The U.S. president’s turnabouts on Syria and Iran—coupled with his policy fumbles at home—have diminished European allies’ traditional respect for the White House. . . .
What’s novel here is that in Europe, doubts about America’s wisdom, strength and resolve are increasingly focused on the person of the president. Beyond the espionage, think of Mr. Obama’s hesitations on Iran and turnabouts concerning Syria—or his role in lengthening the U.S. budget shutdown, or in providing America with a new but crippled national health program.
These days, and to varying degrees, the governments of France, Britain and Germany regard Mr. Obama as a problem. No longer expressed only in private, the notion represents a decline in the reflexive acceptance and respect that had cushioned European attitudes about his historic presidency.
In Germany, Die Welt, a consistently pro-American newspaper, regretted things were now at a point where it appeared the U.S. was trying to confirm every prejudice against it. This was happening, the paper’s publisher wrote in a front-page editorial last month, “under an American president who was once longed for in Europe like the Messiah, and whom Old Europeans finally saw as one—a president who didn’t arrive wearing Texas cowboy boots, and instead tucked his copy of Kant under his pillow. But that was fiction. . . .”
One of the allies’ problems in dealing with the president, according to the official, is that Mr. Obama “does not do consultation, and he doesn’t do discussion with allies. He reports, and he describes his analytical process. . . .”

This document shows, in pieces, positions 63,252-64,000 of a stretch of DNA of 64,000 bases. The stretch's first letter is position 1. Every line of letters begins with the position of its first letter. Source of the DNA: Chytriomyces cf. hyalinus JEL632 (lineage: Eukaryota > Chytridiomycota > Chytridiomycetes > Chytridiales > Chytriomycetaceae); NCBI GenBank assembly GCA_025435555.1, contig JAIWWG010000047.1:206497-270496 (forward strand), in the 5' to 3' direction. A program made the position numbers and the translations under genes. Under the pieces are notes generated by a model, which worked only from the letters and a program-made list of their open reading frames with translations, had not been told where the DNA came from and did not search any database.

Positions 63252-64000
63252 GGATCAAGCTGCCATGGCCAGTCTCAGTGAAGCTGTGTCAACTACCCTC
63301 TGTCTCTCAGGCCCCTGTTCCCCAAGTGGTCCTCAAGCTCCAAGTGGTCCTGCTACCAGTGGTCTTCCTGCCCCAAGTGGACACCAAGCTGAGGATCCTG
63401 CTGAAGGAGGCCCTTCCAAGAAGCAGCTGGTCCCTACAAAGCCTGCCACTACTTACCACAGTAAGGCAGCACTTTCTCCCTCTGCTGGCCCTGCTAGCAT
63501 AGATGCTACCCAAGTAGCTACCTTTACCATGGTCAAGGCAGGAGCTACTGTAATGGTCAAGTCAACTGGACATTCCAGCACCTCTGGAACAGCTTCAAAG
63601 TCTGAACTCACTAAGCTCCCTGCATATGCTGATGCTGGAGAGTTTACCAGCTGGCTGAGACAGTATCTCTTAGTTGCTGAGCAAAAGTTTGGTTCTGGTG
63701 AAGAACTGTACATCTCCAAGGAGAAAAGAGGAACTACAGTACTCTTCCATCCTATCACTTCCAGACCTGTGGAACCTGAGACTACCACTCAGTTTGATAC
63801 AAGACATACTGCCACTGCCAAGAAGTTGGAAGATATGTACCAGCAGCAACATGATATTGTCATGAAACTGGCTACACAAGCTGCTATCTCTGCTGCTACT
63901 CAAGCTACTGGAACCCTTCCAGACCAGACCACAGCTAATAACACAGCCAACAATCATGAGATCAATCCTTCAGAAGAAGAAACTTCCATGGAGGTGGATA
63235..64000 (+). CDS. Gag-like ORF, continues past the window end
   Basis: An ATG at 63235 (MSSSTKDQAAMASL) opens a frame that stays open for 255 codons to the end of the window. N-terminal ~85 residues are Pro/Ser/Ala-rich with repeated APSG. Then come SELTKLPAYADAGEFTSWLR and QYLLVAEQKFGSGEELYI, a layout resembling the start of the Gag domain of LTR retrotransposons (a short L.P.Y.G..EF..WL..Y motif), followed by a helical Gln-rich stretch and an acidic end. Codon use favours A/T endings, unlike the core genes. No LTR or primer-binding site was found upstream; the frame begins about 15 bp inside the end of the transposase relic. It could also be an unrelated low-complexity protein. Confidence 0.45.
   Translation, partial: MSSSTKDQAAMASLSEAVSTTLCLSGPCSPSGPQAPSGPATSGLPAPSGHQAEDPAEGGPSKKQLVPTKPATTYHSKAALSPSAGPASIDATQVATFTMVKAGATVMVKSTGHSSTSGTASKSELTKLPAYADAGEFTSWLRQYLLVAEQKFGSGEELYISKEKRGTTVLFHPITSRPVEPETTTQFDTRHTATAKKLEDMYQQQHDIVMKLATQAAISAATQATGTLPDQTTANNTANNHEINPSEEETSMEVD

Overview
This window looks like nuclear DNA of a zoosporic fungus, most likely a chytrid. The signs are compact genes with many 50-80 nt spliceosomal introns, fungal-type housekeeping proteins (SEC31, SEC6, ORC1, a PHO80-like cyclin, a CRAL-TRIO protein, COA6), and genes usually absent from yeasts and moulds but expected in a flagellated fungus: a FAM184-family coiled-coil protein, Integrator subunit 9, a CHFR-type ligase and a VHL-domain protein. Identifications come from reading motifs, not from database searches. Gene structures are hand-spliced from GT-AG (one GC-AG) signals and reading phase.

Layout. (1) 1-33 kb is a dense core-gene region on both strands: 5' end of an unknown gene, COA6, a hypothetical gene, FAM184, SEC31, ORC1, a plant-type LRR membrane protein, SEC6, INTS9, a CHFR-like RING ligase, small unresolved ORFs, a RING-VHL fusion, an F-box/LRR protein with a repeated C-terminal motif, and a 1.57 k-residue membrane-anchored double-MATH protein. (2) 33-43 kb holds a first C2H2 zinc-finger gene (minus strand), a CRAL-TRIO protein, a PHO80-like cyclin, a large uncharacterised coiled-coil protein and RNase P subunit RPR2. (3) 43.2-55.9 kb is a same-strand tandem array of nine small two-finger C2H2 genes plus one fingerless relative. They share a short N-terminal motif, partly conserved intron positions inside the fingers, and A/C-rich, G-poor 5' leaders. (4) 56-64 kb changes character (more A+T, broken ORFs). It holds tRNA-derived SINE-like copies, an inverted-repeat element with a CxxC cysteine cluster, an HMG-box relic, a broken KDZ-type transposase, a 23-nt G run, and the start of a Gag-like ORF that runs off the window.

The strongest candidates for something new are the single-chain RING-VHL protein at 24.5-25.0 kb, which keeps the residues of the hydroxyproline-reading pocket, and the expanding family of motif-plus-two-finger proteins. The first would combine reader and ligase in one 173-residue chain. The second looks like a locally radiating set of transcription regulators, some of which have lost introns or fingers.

In ” Angela Merkel : The Chancellor and Her World,” a biography by veteran journalist Stefan Kornelius that was published in Germany in July, Mrs. Merkel is described as regarding the president as inscrutable. According to the book, the chancellor has exchanged expressions of discomfort with Nicolas Sarkozy and Gordon Brown about why Mr. Obama is “so peculiar, so unapproachable, so lacking in warmth” (my translation).
The book goes on to describe contact with the president as “revealing another Obama than the public image would let you suspect.” According to the book’s account of the chancellor’s thinking, she has diminishing confidence that Mr. Obama’s politically “dysfunctional” America is capable of understanding itself. And she is irritated by stereotypes like “Obama, the Angel of Peace.”
Mr. Vinocur is former executive editor of the International Herald Tribune.